Me, my neuroprocessor, and I: Preparing for a hybrid world

September 16, 2014  


dawn doom

People often use technology to supplement or replace parts of their bodies, but how much is too much? That is the topic of a presentation by Purdue professor Jenna Rickus at the upcoming Dawn or Doom conference. The conference, which will examine the role of several rapidly expanding technologies in society, will be Thursday (Sept. 18) and is free and open to the public. (Purdue University image)
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WEST LAFAYETTE, Ind. – Around 500 B.C, the Greek historian Herodotus documented the first recorded use of an artificial limb after encountering a man with a wooden foot. In 2014 a paraplegic man kicked off the World Cup soccer competition by using a mind-controlled exoskeleton.

Humanity, in its steady march toward a cyborg future, has come a long way from peg legs.

Humans’ increased capacity to comprehend and manipulate the environment and, in turn, themselves – from brain-controlled prosthetics to genetically engineered organisms to cultured meat grown in a lab – has long been the fodder of science fiction. Jenna Rickus, an associate professor of agricultural and biological engineering and biomedical engineering, says several emerging scientific fields are rapidly turning those ideas into fact.

“We’re starting to see this merging of the technological and biological world in interesting ways that’s creating what I call a hybrid zone,” Rickus says. “Synthetic biology, neuroengineering, nanotechnology and artificial intelligence are all approaching synthetic life from a different direction. The technologies produced by these fields have the potential to solve real problems, but they also raise some fundamental questions about the human experience.”

Today, the division between living and non-living organisms (or humans and computers) is clearly demarcated. But as scientists continue to manipulate materials and organisms to fight disease, reduce humanity’s environmental footprint and augment human abilities, among other pursuits, the lines start to blur. If the Google Glass of the future connects to your optic nerve, is it still Glass or is it you?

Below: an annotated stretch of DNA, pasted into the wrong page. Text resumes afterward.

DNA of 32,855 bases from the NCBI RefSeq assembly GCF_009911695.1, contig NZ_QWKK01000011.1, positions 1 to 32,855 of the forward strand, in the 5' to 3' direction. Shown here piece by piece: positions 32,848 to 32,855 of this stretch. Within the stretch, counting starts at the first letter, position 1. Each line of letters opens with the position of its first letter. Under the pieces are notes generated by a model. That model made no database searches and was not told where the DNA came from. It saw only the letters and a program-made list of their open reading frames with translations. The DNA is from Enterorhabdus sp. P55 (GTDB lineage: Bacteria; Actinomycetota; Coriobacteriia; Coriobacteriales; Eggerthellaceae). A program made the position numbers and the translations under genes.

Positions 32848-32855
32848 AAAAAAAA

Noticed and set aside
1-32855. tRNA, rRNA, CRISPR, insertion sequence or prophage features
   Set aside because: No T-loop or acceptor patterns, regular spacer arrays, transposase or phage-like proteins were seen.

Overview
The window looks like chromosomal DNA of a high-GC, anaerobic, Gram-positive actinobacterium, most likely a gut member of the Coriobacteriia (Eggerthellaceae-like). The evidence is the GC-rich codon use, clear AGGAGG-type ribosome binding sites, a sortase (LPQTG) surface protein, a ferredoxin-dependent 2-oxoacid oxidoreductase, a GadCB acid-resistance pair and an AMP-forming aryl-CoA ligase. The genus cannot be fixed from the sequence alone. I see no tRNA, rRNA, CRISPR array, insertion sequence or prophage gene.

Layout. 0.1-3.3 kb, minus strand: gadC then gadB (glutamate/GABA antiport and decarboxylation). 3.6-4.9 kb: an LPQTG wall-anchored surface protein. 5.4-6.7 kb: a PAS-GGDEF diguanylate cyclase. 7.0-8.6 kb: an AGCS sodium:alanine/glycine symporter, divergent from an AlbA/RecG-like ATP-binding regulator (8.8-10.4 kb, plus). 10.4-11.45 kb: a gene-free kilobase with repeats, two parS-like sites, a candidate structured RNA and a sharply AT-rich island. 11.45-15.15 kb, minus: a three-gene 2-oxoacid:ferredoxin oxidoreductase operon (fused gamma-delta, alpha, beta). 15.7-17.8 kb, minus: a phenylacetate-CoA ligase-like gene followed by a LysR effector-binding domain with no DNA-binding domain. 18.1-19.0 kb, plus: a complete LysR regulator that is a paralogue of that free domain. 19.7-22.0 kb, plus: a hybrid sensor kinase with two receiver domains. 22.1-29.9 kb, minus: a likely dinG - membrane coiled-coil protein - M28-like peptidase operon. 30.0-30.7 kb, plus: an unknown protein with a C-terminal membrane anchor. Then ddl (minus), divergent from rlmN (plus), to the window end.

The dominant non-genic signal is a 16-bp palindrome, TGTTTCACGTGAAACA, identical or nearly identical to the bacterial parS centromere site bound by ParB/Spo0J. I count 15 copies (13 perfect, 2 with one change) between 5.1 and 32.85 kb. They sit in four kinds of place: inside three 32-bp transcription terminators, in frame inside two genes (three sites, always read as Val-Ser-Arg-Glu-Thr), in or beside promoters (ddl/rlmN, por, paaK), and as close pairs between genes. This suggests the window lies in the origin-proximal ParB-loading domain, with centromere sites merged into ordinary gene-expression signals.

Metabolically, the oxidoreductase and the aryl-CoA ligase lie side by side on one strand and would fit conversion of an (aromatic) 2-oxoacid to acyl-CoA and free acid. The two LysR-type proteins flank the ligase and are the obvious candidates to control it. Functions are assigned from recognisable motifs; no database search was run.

“There are some fundamental questions we need to ask as a society,” Rickus says. “What is life? What is human? What is synthetic versus natural? Many people feel strongly about these questions but can’t explain why they feel the way they do.”

Rickus, whose research focuses on controlling and engineering cells to treat conditions like epilepsy and Type 1 diabetes, will be exploring these questions in a lecture titled “Synthetic Life: Our Hybrid Future” during a Purdue conference called Dawn or Doom: The New Technology Explosion.

The Dawn or Doom conference is being held Thursday (Sept. 18) on the Purdue West Lafayette campus and is free and open to the public.

The benefits of biological systems made to be as easy to assemble as a circuit board are just beginning to have effects in the wider world. Researchers in California recently commandeered yeast cells to produce a malaria treatment at a fraction of the cost of extracting the drug from nature, creating a more affordable cure for the roughly 200 million people affected by malaria each year.

Other hybrid pursuits seem to be pulled straight from a Philip K. Dick novel: cyborg insects, 360-degree vision and Dr. Moreau-style creatures. Rickus says people shouldn’t let the dystopian sci-fi scenarios scare them from coming to grips with the challenging problems these technologies present.

“What about genetic diversity?” Rickus says. “Are we going to weaken our species by manipulating our own genomes? To me, that’s one of the bigger issues. We may not be as smart at developing evolutionary advantages as nature.”

Progressing toward a rational hybrid future may come down to how well scientists, policy leaders and the general public communicate.

“We’ve bought into this myth that technology is the force that shapes society’s values and drives progress, and that’s just not true,” Rickus says. “It’s society that drives technology. That’s why it’s important to have these discussions.” 

Writer: Jonathan Hines, 765-496-7998, hines18@purdue.edu 

Source: Jenna Rickus, 765-494-1197, rickus@purdue.edu

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